May 2005 Issue


World Cat 330 TE

I had a chance to go for a ride at the Miami boat show with Captain Jim Barlett, owner of Beast Charters. He runs fishing charters for sailfish, dolphin and swordfish in the South Miami area out of Black Point Marina. Rod Antonioli, World Cat's special events coordinator, came along.

With a light breeze out of the west, the seas were running a two-foot chop, but once we were about a mile off-shore out of the wind shadow of the South Beach high-rises, the seas kicked up to a good three feet with occasional four-foot ground swells. In short, these were ideal World Cat conditions.

In your traditional V-hull fishing boat, you naturally throttle back when fixing to take a wave or a wake; however, with catamarans, particularly cats equipped with semi-displacement sponsons like this one, you maintain speed or even throttle up. The sponsons cut through the wave and land you gently on the other side.

The boat was equipped with twin Honda 225 four-stroke outboards. The captain, who owns an identical model a year older, likes to cruise at 4000 rpm, which even in these conditions, gave us a GPS reading of 26 knots. Wide open, we were doing 35.7 knots at 6000 rpm, though later when I checked the maximum speed log, it read 36.4 knots. Needless to say, it was an exhilarating ride, a veritable hoot. The power steering is remarkably smooth and yet the boat tracked extraordinarily well. The power steering can be turned off with a switch on the dash and the difference is marked.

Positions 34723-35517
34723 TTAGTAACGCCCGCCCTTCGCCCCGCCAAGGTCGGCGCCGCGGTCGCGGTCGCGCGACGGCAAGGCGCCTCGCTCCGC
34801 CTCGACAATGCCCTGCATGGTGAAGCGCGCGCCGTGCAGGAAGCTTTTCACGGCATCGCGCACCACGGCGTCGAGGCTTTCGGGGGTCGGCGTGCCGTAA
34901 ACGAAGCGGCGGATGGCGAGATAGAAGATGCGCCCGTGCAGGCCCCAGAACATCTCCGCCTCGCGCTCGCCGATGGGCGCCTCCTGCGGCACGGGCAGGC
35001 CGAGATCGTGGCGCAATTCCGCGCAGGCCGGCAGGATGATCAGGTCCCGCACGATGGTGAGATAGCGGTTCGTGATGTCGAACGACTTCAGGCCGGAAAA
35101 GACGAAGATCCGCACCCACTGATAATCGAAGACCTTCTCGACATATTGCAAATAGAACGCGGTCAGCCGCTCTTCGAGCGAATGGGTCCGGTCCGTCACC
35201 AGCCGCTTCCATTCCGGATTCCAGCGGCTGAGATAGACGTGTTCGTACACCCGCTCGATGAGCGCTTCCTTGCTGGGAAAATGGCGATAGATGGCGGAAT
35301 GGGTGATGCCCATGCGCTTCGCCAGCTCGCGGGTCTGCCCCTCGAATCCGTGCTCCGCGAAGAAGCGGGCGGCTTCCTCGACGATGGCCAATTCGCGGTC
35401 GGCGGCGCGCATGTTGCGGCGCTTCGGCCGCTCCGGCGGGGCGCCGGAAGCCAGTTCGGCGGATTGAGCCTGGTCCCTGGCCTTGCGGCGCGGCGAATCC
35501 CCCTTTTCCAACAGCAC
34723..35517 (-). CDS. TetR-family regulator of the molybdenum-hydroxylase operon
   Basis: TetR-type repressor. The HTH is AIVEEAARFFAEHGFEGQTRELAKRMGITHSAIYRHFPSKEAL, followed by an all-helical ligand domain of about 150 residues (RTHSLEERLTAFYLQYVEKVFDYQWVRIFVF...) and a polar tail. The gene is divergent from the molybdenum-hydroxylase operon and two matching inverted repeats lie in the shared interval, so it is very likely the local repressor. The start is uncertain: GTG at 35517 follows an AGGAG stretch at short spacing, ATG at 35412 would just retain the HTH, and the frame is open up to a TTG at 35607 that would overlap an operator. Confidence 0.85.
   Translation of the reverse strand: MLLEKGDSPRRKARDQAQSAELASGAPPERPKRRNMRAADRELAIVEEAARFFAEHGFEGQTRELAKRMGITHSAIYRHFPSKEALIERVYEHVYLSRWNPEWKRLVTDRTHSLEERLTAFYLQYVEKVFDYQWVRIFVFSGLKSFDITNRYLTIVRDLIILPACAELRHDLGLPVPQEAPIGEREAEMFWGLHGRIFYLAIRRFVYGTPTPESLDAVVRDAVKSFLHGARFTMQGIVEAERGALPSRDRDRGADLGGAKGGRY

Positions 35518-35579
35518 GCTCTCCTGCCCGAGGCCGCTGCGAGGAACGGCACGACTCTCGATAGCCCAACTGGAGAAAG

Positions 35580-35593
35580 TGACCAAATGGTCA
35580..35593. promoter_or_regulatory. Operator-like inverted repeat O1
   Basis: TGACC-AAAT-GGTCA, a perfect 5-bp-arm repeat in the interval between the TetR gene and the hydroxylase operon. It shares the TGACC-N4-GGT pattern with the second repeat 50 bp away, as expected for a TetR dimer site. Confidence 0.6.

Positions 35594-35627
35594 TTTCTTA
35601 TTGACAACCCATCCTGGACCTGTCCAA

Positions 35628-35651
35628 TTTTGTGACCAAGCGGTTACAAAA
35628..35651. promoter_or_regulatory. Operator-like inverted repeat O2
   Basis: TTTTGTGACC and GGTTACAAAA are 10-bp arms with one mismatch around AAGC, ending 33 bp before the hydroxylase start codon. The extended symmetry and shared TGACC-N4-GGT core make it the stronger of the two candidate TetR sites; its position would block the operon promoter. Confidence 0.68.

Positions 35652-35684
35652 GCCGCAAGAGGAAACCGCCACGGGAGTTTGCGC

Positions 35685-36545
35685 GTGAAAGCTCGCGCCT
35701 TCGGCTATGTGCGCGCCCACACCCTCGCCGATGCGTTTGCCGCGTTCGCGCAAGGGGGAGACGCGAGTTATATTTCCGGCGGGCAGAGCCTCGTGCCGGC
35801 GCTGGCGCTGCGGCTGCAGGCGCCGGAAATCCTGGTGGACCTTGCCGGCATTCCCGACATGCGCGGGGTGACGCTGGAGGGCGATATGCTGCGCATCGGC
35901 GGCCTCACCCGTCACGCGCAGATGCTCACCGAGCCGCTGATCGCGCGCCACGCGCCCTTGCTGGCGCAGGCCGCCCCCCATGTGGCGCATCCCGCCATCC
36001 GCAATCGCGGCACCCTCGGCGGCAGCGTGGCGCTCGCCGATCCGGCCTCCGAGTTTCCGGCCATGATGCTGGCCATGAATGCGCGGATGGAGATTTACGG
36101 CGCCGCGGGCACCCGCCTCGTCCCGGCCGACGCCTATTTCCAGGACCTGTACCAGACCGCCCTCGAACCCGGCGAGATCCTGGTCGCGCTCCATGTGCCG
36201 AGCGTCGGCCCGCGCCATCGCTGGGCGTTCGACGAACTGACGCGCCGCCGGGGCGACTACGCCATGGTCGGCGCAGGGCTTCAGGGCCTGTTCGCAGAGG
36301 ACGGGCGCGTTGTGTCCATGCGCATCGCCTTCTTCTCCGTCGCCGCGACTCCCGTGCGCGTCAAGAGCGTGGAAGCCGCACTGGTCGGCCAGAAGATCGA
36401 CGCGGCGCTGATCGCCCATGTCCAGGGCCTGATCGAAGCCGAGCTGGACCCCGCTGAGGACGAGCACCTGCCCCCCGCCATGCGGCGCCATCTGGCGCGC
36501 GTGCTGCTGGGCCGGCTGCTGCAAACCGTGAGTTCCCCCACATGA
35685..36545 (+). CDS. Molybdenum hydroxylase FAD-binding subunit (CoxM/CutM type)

Back at the docks, I had the opportunity to meet World Cat's president Mike O'Connell. He's been in the recreational boating industry for 20 years now, working with Brunswick, Genmar and Yamaha before joining World Cat about two and a half years ago.

"I left the world of 5,000 boats a year, board meetings and Powerpoint presentations to join a company with a hundred employees and a great product in a niche market. I would do it all again in a heartbeat," he explained. They build about 240 boats a year.

The 330 has a small cuddy cabin in the bow, tucked underneath a raised casting platform. There are two hatches to the cabin on either side of wide molded steps leading up to the bow platform. Inside the port hatch, there's a portable toilet in the bottom of the sponson. Inside the starboard side, there's storage. Cushions span the space from one side to the other, providing a space to lie down out of the weather.

The rest of the boat is devoted to fishing. The optional fiberglass T-top protects the helm console. There's a roomy storage compartment underneath. The walk-through transom features two 45-gallon lighted livewells with 1100 gallons per hour magnetic drive pumps and flow regulators. One livewell can be converted to an optional self-draining fishbox or insulated cooler.

The cockpit has a four-inch molded-in toe rail all around. There are three large fishboxes totaling 888 quarts of insulated storage, two tackle centers, six gunwale-mounted stainless steel custom rod holders, and four twist-lock 12 volt DC plugs to power downriggers, electric reels or kites.

The fiberglass helm station/leaning post comes equipped with two tackle stations, a 54-quart cooler, raw and freshwater washdown, and a bait prep station with rigging sink.

"This is cool fluid dynamics," O'Connell said. "We've got to tell people about this. The buzz has been phenomenal." 



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Power Cat Marine Group, Inc.